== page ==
'The Man Who Shoveled The Finish Line' part of Boston Marathon lore
Kathrine Switzer became the first woman to ever run the Boston Marathon in 1967. Ellison Brown coined the name “Heartbreak Hill” when he passed hometown hero Johnny Kelley in 1936. Geoffrey Mutai ran the fastest marathon in history in 2011, finishing in two hours, three minutes, two seconds. A double-amputee, Celeste Corcoran, crossed the finish line with her family in 2014, a year after the tragic attack that changed so many lives forever.
You could understand why Chris Laudani, the mystery man who shoveled snow off the finish line, feels as though he doesn’t belong in that group. But the symbolism of that simple act, and the impact of the word “FINISH” in bold blue lettering, are both very powerful.
Maybe that’s why Boston graffiti artist Percy Fortini-Wright teamed with Adidas to immortalize Laudani among five paintings depicting iconic moments in Boston Marathon history.
“I’ll tell you the truth, man. I saw all five of those pictures, and personally, I feel like my picture doesn’t really belong there,” Laudani said in an interview on Friday. “Four huge moments in the Boston Marathon, and then there’s me, some crazy kid shoveling the finish line. I feel like it didn’t belong there. All the other ones were so momentous. I spent 20 minutes shoveling the finish line.”
Laudani was given the painting, and Adidas will auction off the four other paintings on Paddle8 from April 17-27, with the proceeds going to The One Fund.
Laudani was only acting on impulse that cold Tuesday, in the middle of a blizzard that walloped the city with two feet of snow, but he simply couldn’t stand to see his favorite spot in Boston covered in snow—not given all that spot means to him.
“The Boston Marathon has helped me figure out a lot about myself, pushing myself to the limit,” Laudani says. “A few years ago, if you had asked me in 2008 if I thought I’d be running a marathon in two years, I would have said ‘no way.’ It’s kind of a personal thing, for me. I’ve come a long way and proved to myself that I’m a lot stronger than I ever thought I could be. My brother and I run the race now together. We take this long journey together every Marathon Monday, and we start together and we finish together. It’s very powerful. There are a lot of powerful memories to be had on that little strip of paint in the road.”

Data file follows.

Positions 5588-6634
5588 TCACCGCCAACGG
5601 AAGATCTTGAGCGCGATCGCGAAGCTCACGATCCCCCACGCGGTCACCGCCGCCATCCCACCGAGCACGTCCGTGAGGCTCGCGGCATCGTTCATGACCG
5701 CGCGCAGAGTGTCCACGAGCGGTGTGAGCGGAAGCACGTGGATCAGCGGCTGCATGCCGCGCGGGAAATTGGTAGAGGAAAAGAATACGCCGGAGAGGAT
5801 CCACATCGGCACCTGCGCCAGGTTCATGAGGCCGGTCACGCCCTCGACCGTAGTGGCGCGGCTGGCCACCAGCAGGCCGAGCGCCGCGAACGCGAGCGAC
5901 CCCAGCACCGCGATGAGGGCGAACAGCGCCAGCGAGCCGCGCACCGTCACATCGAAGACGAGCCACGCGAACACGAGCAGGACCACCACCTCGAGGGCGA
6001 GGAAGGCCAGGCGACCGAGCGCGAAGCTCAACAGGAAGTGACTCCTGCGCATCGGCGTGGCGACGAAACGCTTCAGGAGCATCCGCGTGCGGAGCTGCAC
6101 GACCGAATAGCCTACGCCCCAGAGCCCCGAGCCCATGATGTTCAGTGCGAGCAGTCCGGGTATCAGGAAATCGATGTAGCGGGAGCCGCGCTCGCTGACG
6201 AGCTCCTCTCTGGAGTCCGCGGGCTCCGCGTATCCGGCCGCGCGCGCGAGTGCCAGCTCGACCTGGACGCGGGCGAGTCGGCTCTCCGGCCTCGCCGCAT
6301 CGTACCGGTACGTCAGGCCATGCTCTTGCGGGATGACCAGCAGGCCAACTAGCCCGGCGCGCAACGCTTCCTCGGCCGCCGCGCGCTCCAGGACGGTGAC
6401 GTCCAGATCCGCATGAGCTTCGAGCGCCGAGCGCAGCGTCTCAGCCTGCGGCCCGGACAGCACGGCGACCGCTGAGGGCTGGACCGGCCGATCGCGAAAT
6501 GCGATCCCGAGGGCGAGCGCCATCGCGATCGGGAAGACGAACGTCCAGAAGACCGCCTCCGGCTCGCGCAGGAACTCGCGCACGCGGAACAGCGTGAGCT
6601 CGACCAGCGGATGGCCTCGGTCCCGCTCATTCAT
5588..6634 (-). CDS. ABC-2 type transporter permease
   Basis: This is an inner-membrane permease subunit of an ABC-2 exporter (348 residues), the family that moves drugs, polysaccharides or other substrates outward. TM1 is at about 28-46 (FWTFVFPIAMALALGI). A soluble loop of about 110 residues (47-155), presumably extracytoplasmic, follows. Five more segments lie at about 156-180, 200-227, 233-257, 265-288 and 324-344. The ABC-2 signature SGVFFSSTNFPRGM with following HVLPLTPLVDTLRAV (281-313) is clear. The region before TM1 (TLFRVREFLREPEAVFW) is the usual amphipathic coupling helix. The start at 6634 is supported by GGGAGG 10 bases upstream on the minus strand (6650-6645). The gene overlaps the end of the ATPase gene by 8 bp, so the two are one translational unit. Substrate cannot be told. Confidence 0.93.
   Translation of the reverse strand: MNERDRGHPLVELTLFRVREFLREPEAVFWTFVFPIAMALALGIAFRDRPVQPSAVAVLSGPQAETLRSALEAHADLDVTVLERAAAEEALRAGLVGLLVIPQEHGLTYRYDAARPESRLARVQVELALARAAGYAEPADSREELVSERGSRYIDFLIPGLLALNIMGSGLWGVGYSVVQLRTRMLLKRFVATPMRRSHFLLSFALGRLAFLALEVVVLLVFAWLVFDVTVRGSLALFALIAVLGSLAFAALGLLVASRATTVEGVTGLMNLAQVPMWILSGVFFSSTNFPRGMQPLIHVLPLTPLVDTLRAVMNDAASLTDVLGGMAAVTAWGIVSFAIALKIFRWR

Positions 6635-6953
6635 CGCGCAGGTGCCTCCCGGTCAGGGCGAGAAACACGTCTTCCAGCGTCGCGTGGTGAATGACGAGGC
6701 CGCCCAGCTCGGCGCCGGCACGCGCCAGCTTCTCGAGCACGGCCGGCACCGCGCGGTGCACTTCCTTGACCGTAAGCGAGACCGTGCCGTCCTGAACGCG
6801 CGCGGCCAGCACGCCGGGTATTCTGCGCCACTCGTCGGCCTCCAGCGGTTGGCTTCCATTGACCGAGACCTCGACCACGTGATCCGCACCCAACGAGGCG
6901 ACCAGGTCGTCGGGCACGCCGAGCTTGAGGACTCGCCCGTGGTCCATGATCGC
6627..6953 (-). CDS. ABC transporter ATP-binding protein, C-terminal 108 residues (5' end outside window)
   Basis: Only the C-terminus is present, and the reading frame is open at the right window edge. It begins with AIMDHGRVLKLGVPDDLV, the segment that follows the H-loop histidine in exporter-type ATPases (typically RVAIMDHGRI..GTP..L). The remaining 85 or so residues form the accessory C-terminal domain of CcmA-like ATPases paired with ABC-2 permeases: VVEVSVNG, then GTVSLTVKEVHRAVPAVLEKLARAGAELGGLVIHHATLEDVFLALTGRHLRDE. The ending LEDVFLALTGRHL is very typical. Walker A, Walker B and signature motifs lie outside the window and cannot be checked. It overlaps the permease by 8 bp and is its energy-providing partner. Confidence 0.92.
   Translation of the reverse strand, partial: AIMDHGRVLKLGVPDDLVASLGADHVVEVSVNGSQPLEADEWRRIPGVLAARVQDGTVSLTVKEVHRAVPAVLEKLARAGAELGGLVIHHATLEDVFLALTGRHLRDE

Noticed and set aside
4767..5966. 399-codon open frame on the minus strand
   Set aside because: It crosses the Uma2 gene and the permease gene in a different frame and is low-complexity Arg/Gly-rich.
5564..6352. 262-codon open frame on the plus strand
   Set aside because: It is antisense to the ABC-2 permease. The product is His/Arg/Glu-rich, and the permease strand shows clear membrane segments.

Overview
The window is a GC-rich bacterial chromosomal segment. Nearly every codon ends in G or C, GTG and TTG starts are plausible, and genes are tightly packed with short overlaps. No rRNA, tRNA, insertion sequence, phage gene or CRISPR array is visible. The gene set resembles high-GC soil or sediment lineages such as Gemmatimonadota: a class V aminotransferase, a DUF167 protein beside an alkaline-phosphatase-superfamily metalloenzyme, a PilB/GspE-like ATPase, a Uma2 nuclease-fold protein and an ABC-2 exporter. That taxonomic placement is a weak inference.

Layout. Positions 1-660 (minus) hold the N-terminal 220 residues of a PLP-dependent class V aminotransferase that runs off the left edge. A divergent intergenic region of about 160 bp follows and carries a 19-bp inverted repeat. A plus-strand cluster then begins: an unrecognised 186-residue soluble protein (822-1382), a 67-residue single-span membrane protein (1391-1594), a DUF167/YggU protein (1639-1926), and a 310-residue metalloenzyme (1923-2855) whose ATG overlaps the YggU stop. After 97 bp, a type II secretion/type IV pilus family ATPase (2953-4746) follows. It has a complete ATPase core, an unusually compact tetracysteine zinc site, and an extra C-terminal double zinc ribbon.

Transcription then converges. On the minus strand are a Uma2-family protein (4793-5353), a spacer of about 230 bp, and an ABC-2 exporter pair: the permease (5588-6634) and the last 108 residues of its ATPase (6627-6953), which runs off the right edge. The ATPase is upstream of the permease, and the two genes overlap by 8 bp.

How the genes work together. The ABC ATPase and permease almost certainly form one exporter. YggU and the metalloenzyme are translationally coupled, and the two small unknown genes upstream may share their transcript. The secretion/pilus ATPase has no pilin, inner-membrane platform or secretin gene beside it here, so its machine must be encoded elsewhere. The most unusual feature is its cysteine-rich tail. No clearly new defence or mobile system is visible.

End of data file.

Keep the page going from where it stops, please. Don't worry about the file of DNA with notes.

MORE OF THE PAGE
Unfortunately, there are also some painful memories because of the attack in 2013, but thanks to the seemingly inconsequential act of shoveling the finish line, he can play a part—albeit an indirect one—in helping to ease that pain.
“If there’s anything I want to come from this, it’s to help people who need it,” he says. “I work my job, I pay my rent, and I enjoy working hard for what I have. I didn’t want anything from this. The way it’s been going is that we’ve been collecting money for charity, and there will be money going to The One Fund from this. That’s huge. We get to make a big difference in hopefully a lot of people’s lives through this. I couldn’t have asked for anything better.”
There have been some perks to his overnight viral popularity—Adidas will be putting both he and his brother in the race, and sending them all the necessary equipment. He’s not accepting every gratuity sent his way, though as he passed up an invitation from Red Sox third baseman Pablo Sandoval to attend the home opener at Fenway Park.
“I was working that day," says Laudani. "I couldn’t make it."
He wasn’t complaining, though—he works at Back Bay Social Club, which has a perfect view directly across the street from the finish line, his favorite spot in Boston.